Lewis Hamilton qualified fastest for the Turkish Grand Prix, but a 10-place grid penalty will give Valtteri Bottas pole position.
It was the best possible scenario for the World Champion, whose penalty will see him drop down to P11 come the race start on Sunday, while Max Verstappen will line up alongside Bottas on the front row.
It was a frantic qualifying session in changing conditions in Turkey, and it sets up what will undoubtedly be an exciting race on Sunday.
Pretty much the entire grid queued up at the end of the pit lane, with a supposed 100% chance of rain allowing just one opportunity to get a flying lap in the dry under their belt.
This led to what could have been disaster for Hamilton, who jostled his way through the traffic, only to run wide of track limits at Turn 1 – adding extra pressure for him to get a lap right next time around, duly doing so a couple of minutes later.
Turn 1 proved costly for Verstappen too, who spun his Red Bull all the way around before getting back on track – and Carlos Sainz followed suit seconds afterwards.
But as the tyres warmed up, lap times began to look more representative as the entire field pounded round for lap after lap, as the rain was anticipated.
With that, drizzle started to hit the circuit in the final sector and the start/finish straight. With that, Yuki Tsunoda was another driver caught out at Turn 1, spinning off and going onto the grass, but he was able to get going again.
Rather than intensifying, Verstappen’s race engineer Gianpiero Lambiase reported that the bad weather would dissipate in the final few minutes of Q1, allowing for times to improve.
Turkish Grand Prix qualifying…
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With that, the frantic action continued – as the drivers looked to better their previous benchmarks, and every driver was on track in the final moments of the session.
As a result, Ricciardo was the man in the wrong place at the wrong time as the track improved. He was one of the first over the line as the session ended, and he was nudged out in P16 in another disappointing moment for the McLaren driver.
Schumacher, on the other hand, caused jubilation in the Haas garage when he put in a barnstorming lap to go above Ricciardo – winner at Monza two races ago – to put himself through to Q2, and going almost three whole seconds faster than team-mate Nikita Mazepin in the process.
Q2 began in similar fashion, as the remaining drivers (bar Carlos Sainz, who will drop to the back of the grid through a power unit change), took to the track immediately.
Sergio Perez quickly became Turn 1’s latest victim as he spun his Red Bull around on the exit of the downhill left-hander, with a snap of oversteer.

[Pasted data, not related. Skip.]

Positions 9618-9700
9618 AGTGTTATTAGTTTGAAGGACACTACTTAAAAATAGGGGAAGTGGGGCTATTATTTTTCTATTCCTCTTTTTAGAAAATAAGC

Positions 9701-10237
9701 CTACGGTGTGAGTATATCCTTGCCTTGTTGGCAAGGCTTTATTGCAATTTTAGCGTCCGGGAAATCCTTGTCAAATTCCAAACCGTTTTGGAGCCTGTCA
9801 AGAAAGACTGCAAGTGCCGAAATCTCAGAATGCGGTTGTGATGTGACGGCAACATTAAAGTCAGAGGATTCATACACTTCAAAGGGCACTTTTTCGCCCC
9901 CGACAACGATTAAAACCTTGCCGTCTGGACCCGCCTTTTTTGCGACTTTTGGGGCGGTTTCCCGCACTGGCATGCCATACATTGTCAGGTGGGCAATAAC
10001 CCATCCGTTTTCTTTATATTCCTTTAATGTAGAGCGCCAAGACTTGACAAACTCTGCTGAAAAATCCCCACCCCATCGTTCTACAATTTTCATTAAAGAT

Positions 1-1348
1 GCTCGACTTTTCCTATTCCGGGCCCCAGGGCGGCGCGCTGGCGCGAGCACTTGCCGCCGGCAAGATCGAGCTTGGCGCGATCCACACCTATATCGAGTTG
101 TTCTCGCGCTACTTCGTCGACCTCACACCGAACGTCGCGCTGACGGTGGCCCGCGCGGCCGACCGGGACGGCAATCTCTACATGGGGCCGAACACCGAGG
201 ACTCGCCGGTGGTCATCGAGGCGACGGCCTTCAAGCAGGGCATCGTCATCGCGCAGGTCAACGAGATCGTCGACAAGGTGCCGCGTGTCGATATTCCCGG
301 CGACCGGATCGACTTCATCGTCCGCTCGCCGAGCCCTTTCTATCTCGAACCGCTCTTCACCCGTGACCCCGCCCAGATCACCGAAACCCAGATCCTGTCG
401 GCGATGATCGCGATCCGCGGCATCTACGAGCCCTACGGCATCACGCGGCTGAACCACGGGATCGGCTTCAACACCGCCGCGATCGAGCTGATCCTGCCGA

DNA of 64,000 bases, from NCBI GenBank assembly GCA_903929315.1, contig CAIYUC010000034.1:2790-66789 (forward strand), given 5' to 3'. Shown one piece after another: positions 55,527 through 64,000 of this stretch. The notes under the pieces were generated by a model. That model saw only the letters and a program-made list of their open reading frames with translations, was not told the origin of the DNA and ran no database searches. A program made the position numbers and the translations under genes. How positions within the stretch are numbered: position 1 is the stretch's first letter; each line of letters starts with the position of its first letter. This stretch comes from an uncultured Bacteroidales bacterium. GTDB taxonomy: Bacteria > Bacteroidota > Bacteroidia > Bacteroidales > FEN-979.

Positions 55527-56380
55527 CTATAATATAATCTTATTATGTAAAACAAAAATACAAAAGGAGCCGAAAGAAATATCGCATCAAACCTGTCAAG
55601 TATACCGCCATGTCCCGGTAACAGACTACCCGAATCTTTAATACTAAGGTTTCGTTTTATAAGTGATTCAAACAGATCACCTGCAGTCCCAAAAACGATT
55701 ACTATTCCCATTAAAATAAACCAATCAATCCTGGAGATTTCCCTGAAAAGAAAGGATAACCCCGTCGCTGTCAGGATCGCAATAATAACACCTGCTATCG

While extremely quick in practice, Charles Leclerc appeared to struggle in Q2, spinning his Ferrari around on the exit of the final corner as he looked to get into the top 10 on medium tyres – mirroring the approach of most of the other drivers in the second part of qualifying, as the medium will be the preferred race tyre.
As the drivers wound up for their final flying runs, Lance Stroll botched his last attempt by locking up into Turn 1 and running off the track, but he got off lightly as Sebastian Vettel, Esteban Ocon and George Russell eventually dropped out alongside Schumacher and Sainz.
Out in front though, Hamilton looked in imperious form – going 0.497s clear of anyone else in Q2, with the World Championship leader needing as strong a performance as possible with his 10-place grid penalty looming over him.
After the first runs in Q3, however, Bottas nudged his way in front of his team-mate by only 0.022s, with Verstappen looming large in the mirrors of the Mercedes pair.
However, Hamilton went out earlier than his competitors as he geared up for two flying laps, and put himself back ahead of Bottas, but Verstappen could not improve enough to jump past the Finn – which would give the Mercedes driver pole, but the Red Bull will line up alongside him.
With the penalty hanging over him, this was the best possible result for the seven-time World Champion.
The second row will comprise of Charles Leclerc and Pierre Gasly, in a sterling afternoon for both drivers, ahead of Fernando Alonso and Sergio Perez in what will become P5 and P6 respectively.
1 Lewis Hamilton Mercedes 1:22.868
2 Valtteri Bottas Mercedes 0.130s
3 Max Verstappen Red Bull 0.328s
4 Charles Leclerc Ferrari 0.397s
5 Pierre Gasly AlphaTauri 0.458s
6 Fernando Alonso Alpine 0.609s
7 Sergio Perez Red Bull 0.838s
8 Lando Norris McLaren 1.086s
9 Lance Stroll Aston Martin 1.437s
10 Yuki Tsunoda AlphaTauri 1.500s
11 Sebastian Vettel Aston Martin 1:24.795
12 Esteban Ocon Alpine 0.047s
13 George Russell Williams 0.212s
14 Mick Schumacher Haas 0.405s
15 Carlos Sainz Ferrari NO TIME SET
16 Daniel Ricciardo McLaren 1:25.881
17 Nicholas Latifi Williams 0.205s
18 Antonio Giovinazzi Alfa Romeo Racing 0.549s
19 Kimi Raikkonen Alfa Romeo Racing 0.944s
20 Nikita Mazepin Haas 2.568s
Shocks and surprises in chaotic Turkey GP qualifying
A frantic qualifying session took place at the Turkish Grand Prix, with some surprising results.